Diving Duck Distribution, Abundance, and Food Habits in Chesapeake Bay

Author(s): 
Perry, Matthew C.
Osenton, Peter C.
Lohnes, Edward J. R.
Patuxent Wildlife Research Center
U.S. Geological Survey
Publication Date: 
2000

Diving ducks wintering in Chesapeake Bay during the last 50 years have accounted for 23% of Atlantic Flyway and 9% of North American populations based on aerial surveys. Continental and local factors have affected these population changes. Loss of submerged aquatic vegetation (SAV) due to degradation of water quality, has been a contributing factor, although, many other factors related to human population increases have been implicated in the changes in the distribution and abundance of diving ducks.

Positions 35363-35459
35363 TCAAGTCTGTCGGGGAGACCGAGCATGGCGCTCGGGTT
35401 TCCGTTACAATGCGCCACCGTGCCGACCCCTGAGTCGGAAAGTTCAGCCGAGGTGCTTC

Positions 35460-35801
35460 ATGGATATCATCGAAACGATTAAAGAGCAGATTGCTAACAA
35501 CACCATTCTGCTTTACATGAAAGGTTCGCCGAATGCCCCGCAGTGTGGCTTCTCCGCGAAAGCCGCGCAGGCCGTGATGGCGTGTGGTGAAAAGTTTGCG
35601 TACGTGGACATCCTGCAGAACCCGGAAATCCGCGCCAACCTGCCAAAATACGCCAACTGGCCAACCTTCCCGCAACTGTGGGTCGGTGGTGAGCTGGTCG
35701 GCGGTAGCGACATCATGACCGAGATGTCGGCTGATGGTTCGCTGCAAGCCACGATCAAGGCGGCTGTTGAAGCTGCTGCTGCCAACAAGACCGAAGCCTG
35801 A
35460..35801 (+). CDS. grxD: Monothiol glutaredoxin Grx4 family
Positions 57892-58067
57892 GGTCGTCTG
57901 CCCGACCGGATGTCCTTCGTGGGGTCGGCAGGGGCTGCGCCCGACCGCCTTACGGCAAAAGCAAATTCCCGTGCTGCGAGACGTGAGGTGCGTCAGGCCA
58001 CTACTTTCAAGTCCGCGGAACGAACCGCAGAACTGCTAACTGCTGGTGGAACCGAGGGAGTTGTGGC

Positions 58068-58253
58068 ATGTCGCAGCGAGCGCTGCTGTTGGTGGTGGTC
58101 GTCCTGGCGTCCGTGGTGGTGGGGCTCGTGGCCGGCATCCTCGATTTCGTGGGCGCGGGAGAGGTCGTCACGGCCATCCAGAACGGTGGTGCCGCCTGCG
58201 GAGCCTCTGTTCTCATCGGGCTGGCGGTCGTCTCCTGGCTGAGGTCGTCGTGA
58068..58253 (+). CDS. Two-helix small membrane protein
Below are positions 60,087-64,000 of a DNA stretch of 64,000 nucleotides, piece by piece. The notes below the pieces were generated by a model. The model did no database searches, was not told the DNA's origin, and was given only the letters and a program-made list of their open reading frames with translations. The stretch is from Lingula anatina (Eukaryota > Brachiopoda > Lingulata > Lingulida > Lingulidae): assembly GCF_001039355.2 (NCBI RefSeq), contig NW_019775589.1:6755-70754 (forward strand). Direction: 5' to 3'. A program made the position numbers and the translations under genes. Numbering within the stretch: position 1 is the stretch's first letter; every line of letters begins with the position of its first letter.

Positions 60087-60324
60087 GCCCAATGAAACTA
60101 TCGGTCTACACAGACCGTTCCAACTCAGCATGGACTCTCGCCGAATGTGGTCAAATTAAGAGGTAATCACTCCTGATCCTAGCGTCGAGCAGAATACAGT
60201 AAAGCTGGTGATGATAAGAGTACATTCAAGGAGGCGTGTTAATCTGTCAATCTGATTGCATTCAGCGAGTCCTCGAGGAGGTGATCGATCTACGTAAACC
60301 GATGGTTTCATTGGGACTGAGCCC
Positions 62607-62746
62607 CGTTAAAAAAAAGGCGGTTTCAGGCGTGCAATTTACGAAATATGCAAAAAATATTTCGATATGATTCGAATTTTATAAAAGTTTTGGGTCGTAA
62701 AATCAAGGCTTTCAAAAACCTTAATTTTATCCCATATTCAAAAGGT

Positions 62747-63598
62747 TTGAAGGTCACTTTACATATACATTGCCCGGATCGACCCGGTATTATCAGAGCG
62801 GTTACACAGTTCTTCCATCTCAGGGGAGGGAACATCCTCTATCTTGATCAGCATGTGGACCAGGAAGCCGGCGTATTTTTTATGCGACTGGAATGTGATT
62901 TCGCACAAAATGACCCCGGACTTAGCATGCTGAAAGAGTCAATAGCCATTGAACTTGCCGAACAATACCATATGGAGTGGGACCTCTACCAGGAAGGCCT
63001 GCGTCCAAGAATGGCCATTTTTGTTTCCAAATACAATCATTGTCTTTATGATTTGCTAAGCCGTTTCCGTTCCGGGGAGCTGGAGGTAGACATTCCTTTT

Factors affecting diving duck populations include direct and indirect causes, including excessive development of Bay tributaries, increased year-round boat traffic, and increased levels of contamination. Food habits indicate major changes in some species of diving ducks especially the pochards, since SAV has declined. Other species of diving ducks, show little changes in food habits and still are feeding on mollusks species that have traditionally formed the bulk of their diets. Species, like the pochards, that feed in shallow water are probably more affected by environmental changes in the Bay than species that feed in deeper water.

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